Nadine: You share your time between Paris and Sydney, what do you miss most about each city when you are in the other?
Wendy: When I’m in Sydney I am missing the beauty of Paris, Sydney is beautiful in its own way, but I do miss those buildings and my little local haunts. Also being able to go to exhibitions, they always have fantastic ones, the museums and galleries are endless and wonderful and even if you have been hundreds of times, you can never go enough. I miss the access to all of that. When I am in Paris, the main thing I miss besides friends and family, is my huge studio space that I have in Sydney. In Paris I have a very small workspace.
Nadine: Do you approach your work in the same way when you are in a different country?
Wendy: No, when I am in Paris as my work space is a lot smaller I usually do small paintings or gouaches – little works on paper which are studies and ideas of paintings. I am either making small pieces or collecting ideas. Some of the paintings in this exhibition are made in Paris, but the larger ones are made here in Australia from drawings I did in Paris.
Nadine: Does your art imitate life?
Wendy: That’s an interesting question, I would say it depends. Some of my work I feel as though is all imagined but I know if you’re imaging something it must have been something you saw or something that happened to you that triggered that thought. Other times I will look at something and use it as the base for an idea and build around it. I don’t think there is anything that is literal, I would never sit in front of something and paint it, I always try to say something about it besides simply what it looks like because I don’t think that would be very interesting. You want to try make people intrigued by your art, what I always hope is that when someone looks at my paintings that they are wondering what is going on and creating their own narrative.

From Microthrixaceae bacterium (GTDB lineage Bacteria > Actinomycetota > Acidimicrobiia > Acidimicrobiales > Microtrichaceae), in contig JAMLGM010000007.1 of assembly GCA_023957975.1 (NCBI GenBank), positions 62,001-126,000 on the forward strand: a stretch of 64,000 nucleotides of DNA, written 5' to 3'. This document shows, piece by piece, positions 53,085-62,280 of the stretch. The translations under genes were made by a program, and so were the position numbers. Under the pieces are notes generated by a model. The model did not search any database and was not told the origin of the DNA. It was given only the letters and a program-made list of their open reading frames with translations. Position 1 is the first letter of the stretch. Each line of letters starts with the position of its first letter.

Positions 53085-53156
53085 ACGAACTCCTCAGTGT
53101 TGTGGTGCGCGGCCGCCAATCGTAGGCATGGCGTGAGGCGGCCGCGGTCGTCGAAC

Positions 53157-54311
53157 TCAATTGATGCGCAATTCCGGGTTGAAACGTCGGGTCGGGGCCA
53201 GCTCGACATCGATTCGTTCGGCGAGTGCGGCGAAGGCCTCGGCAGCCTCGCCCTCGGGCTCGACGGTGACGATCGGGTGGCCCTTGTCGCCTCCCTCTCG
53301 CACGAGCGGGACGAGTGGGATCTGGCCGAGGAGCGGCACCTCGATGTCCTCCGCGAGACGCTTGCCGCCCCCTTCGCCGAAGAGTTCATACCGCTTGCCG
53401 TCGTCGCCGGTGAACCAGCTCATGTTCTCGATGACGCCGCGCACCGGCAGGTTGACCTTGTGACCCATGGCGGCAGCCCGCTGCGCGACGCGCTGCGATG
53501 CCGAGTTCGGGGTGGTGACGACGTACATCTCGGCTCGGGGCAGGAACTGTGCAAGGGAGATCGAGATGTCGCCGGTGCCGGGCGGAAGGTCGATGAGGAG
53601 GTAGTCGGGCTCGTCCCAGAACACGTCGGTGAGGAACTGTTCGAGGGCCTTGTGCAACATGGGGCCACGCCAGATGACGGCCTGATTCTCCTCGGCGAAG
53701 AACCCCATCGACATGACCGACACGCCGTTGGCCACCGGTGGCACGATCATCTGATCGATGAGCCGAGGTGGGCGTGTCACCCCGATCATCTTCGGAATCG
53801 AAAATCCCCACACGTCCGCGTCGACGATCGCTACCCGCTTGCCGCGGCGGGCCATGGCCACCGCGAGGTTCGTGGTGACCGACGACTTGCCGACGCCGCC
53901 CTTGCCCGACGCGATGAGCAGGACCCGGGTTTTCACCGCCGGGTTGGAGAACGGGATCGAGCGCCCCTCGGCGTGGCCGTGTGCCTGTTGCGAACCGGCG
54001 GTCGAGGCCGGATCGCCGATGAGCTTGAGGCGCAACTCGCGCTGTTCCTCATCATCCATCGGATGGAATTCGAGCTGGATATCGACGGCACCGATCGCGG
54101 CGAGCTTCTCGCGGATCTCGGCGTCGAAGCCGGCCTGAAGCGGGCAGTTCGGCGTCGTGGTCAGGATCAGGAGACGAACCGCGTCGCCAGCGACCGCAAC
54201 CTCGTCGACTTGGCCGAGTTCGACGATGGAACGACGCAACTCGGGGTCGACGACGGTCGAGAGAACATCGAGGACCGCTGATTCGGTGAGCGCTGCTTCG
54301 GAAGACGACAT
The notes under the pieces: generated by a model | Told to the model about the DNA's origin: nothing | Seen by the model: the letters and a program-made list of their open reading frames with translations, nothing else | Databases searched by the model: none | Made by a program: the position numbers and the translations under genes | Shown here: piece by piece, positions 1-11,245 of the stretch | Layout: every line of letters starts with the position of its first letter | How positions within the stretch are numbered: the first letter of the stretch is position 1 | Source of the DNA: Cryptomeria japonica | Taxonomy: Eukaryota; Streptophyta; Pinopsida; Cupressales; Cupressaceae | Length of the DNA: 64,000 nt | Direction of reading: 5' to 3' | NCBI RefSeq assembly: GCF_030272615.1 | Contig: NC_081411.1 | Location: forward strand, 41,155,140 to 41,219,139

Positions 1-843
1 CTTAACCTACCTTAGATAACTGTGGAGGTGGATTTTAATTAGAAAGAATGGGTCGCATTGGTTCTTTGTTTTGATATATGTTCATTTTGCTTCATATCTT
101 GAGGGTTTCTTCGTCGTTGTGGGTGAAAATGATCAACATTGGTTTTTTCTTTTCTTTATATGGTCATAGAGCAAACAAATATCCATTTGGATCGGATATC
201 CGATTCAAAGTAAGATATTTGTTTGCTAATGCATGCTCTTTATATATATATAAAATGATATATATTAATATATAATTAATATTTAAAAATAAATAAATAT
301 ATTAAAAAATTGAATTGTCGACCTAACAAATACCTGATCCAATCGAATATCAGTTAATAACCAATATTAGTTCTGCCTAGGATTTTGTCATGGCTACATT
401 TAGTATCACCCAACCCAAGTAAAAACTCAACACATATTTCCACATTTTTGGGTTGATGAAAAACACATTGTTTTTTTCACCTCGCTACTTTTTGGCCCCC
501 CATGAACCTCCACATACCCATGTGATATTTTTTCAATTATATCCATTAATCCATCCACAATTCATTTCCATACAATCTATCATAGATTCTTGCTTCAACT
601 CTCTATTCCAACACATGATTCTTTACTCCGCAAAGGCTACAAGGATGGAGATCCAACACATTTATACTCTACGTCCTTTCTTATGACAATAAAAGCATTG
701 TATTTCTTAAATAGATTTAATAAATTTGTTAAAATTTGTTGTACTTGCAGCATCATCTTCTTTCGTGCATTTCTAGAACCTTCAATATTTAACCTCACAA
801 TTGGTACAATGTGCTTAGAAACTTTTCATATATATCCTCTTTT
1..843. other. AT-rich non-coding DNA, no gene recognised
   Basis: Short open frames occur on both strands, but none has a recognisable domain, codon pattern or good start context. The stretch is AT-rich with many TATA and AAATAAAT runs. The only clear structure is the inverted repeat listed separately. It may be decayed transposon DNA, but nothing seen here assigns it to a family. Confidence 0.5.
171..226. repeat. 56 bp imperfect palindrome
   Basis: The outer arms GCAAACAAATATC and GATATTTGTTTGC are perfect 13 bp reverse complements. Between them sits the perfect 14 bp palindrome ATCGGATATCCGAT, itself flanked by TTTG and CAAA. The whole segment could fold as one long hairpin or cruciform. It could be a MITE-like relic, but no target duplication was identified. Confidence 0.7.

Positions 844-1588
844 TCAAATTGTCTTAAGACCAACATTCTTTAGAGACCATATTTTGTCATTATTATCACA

Nadine: What is your favourite colour?
Wendy: I don’t have a favourite colour – I think they are all good.
Nadine: If you hadn’t followed your current career path and become an artist, what do you think you would have done instead?
Wendy: This is a very romantic thing to say, but I don’t think you can decide to be an artist – you either are or you aren’t. It is not a career choice, but I am lucky that it has become my career. I’ve always painted and drawn even at school; I’ve never done anything else.
Nadine: What is currently inspiring you?
Wendy: Currently I am working on some paintings on the theme of magic, that’s what I am thinking about at the moment. Actually some of the paintings from my Paris exhibition at Linton & Kay have a bit of that in them too. There are quite a few of the paintings that have someone sitting at a table in a café, and there is a blurry face floating beside them and the question is, is that someone she is thinking of, is it someone she used to know, will know, someone looking after her or is it a spirit of someone who used to sit in that café. All of those are right but they are kind of magic too. It’s not just what you see, it’s about real things and imagined things together.
Wendy Sharpe’s new exhibition Paris is at Linton & Kay Galleries in Subiaco until June 30.
Word: Wendy Sharpe with Nadine Pougnet
Imagery: Wendy Sharpe